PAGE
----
The 4-Hour Work Week
The 4-Hour Work Week summary

The 4-Hour Work Week

Rating: 8.5/10

Author: Tim Ferris Read The Original

High-Level Thoughts

The title may sound gimmicky, however, The 4-Hour Work Week is a timeless classic filled with gems on productivity, traveling, and living the life of your dreams. Topics include outsourcing your work, how to create real passive streams of income that work from any part of the globe, and time management techniques that will give you the output levels of a small company. Although many of the sites he recommends in the book are outdated, I highly recommend this book to anyone who wants to travel or start their own business but feels like they don't have the mindset or tools to do it.



The 4-Hour Work Week Summary and Notes

Rules That Change the Rules: Everything Popular is Wrong

Retirement is worst-case-scenario insurance.

Money alone is not the solution, because relative income is greater than absolute income. Relative income is based on money plus time.

He recommends 3-6 months deadlines for your goals, rather than having super long term dreams because things change quickly.

"Perfection is not when there is no more to add, but no more to take away"                  — Antoine de Saint-Exupery

Effective vs Efficient: Effectiveness = doing things that get you closer to your goals. Efficient = doing things economically, with little waste.

Pareto’s Law: 80/20 principle applies to almost everything. From wealth, sales, crimes, pollution, etc.

"There is a direct correlation between an increased sphere of comfort and getting what you want."

Ask yourself: Am I being productive or just active? Am I inventing things to do to avoid the important?

Define a TO-DO list but also a NOT TO-DO list, also don't multitask.

"Reading, after a certain age, diverts the mind too much from its creative pursuits. Any man who reads too much and uses his own brain too little falls into lazy habits of thinking" — Albert Einstein

"Information consumes attention. So a wealth of info is equal to poverty of attention"  — Herbert Simon

Increased output requires decreased input.

Go on a media fast, no news, no social media.

Increased output requires decreased input, and lifestyle design is based on massive output.

Don't finish books or articles that aren't worth it anymore.

Batch all time-comsuming shallow work, answer all your emails on one day, do your laundry once per week.

Virtual Assistants

Practice remote management and communication.

Be clear and concise when giving instructions, each task must be time-consuming and well-defined.

Request that they check in to show their work, and have them confirm they understand what you want.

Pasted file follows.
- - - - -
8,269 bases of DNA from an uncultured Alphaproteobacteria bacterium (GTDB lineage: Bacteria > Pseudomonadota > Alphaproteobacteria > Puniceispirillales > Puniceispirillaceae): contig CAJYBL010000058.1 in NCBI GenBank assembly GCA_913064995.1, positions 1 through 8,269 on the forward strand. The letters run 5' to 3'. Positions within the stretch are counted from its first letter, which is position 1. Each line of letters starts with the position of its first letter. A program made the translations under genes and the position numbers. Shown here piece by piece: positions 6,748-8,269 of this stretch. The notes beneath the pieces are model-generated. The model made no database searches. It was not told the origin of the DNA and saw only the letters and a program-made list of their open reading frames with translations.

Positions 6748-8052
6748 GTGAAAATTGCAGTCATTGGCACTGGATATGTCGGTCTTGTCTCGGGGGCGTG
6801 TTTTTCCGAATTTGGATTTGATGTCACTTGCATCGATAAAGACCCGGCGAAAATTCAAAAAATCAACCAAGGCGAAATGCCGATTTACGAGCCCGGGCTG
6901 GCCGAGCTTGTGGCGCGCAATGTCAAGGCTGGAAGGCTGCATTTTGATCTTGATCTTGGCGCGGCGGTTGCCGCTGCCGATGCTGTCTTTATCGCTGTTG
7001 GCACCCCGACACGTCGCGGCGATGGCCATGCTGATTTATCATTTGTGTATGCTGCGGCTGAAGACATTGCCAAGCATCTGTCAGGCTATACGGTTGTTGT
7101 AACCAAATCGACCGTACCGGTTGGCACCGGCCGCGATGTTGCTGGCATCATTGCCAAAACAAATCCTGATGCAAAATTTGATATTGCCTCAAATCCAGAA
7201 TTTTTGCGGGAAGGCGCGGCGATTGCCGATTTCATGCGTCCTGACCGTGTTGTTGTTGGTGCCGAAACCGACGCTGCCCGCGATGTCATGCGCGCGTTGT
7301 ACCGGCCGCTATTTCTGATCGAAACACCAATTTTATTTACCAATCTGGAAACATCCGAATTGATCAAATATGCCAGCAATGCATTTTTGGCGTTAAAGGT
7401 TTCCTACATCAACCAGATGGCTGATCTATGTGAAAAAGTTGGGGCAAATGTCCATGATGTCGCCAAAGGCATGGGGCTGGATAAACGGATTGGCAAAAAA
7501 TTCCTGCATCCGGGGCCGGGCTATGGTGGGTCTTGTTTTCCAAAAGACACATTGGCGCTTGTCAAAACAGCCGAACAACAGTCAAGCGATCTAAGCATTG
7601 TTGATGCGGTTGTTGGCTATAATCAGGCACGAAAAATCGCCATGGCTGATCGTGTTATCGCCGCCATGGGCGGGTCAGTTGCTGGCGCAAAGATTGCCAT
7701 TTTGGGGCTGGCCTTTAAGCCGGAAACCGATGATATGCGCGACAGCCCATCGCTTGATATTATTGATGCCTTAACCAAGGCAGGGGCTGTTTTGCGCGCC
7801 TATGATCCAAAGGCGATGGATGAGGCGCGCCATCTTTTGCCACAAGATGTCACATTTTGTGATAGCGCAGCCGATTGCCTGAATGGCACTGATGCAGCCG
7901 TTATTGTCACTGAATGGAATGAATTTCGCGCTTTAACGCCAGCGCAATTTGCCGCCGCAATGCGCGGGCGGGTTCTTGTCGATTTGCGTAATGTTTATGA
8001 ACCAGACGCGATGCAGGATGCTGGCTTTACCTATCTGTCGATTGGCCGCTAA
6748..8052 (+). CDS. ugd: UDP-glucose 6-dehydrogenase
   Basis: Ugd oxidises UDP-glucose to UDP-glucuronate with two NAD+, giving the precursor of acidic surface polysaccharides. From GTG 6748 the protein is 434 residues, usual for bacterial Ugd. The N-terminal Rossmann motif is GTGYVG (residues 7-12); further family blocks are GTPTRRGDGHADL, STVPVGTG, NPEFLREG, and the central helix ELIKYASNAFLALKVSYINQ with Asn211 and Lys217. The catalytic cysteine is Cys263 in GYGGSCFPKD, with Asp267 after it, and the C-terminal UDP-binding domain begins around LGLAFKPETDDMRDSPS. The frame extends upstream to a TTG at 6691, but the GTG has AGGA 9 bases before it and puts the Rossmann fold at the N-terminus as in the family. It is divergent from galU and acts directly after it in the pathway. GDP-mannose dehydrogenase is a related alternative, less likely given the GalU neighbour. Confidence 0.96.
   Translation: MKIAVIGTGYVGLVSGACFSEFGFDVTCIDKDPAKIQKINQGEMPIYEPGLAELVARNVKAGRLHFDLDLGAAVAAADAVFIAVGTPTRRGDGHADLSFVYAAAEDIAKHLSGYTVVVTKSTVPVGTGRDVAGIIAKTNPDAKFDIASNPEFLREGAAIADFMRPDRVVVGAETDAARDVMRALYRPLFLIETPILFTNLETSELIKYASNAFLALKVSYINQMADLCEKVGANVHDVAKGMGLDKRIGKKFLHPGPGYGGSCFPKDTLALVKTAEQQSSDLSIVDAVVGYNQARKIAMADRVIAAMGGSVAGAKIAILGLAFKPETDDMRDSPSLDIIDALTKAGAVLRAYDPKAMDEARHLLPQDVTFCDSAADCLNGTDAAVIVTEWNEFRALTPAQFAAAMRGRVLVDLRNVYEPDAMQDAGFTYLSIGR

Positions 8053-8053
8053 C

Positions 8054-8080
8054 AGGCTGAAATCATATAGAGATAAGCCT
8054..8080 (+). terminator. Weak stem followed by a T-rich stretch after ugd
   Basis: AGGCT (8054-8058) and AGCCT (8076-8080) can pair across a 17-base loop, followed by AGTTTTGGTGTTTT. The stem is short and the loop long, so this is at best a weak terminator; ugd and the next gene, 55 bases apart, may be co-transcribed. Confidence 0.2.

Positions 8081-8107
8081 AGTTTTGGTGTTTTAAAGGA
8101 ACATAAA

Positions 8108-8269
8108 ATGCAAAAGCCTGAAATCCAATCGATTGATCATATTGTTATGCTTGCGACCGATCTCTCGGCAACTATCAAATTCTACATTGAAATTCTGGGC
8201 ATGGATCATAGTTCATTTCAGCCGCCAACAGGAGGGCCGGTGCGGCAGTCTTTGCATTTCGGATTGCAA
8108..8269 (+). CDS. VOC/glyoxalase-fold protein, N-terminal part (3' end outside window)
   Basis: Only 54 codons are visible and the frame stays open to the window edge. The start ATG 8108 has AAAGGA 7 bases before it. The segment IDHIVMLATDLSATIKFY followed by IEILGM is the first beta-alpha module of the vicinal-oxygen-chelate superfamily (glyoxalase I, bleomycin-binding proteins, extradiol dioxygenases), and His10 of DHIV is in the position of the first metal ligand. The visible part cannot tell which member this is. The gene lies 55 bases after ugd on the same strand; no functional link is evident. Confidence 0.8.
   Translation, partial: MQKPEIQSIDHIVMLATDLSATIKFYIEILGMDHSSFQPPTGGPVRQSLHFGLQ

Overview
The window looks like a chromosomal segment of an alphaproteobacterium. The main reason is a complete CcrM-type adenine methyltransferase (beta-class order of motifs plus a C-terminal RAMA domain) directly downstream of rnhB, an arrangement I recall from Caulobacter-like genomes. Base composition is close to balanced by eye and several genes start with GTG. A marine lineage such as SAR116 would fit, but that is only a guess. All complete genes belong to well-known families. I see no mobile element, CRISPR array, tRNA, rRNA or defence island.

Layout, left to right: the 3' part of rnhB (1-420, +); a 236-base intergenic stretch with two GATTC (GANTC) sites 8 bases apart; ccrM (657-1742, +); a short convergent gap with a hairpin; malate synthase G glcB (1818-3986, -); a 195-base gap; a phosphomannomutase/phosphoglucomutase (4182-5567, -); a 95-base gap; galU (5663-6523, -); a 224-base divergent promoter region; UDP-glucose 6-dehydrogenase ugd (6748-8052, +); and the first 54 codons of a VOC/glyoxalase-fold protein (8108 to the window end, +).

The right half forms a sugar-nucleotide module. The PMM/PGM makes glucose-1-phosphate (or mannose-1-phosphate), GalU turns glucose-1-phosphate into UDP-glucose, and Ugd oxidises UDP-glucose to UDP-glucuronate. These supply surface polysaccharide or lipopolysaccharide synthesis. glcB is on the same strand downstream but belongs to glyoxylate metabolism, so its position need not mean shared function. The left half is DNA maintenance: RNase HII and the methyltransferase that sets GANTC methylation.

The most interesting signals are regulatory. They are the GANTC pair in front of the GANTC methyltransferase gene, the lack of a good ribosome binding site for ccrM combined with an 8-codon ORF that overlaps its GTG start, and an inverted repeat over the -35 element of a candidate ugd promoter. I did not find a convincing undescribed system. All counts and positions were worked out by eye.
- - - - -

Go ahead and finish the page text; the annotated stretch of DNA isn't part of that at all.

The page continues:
There might be a trial and error phase when finding the perfect assistant but once you do, you'll realize the immense power it brings.

Best times to send email if you need a fast response are late in the evening or right before 8 am.

Income Autopilot: finding the Muse

Plan and test products, don't just put all your eggs in one basket and expect it to be a success.

Pick an affordable, reachable niche market.

  • Creating demand is hard, instead, find a market: define your customers and THEN developer a product FOR them.
  • If everyone is your customer, no one is your customer.

The Ideal product

  • The ideal product should cost between $50-200
  • Shoot for an 8-10x markup.
  • The main benefit can be captured in one sentence.

How to create info products:

  • Combine info from several books on a topic.
  • Repurpose public domain content.
  • License content or pay an expert to help you create content, clickbank is great site for this.
  • Footnote: be warned these models since the release of the book have become extremely saturated especially dropshipping. I would also advise against selling something your not an expert in, as shoddy online courses taught by "gurus" have made the public extremely sensitive and can ruin your reputation for life.

LLCs and S-Corps are preferred by small businesses.

The goal is not to create the biggest business, but a business that bothers you the least.

If you're working at a company, try to convince your boss to give you one remote day per week, and slowly expand this as you slowly build trust.

"Formula for success: Double your rate of failure" — Thomas Watson

Take mini-retirements, a couple of months in a new place. This goes against the preconception that you can only do this after you retire.

Traveling around the world can even save you money (currency rates)

Don’t invest in public stocks where you can’t influence outcomes.

Retirees get depressed because of boredom and social isolation.

"What man actually needs is not a tensionless state but rather the striving and struggling for a worthwhile goal, a freely chosen task" — Viktor E. Frankl

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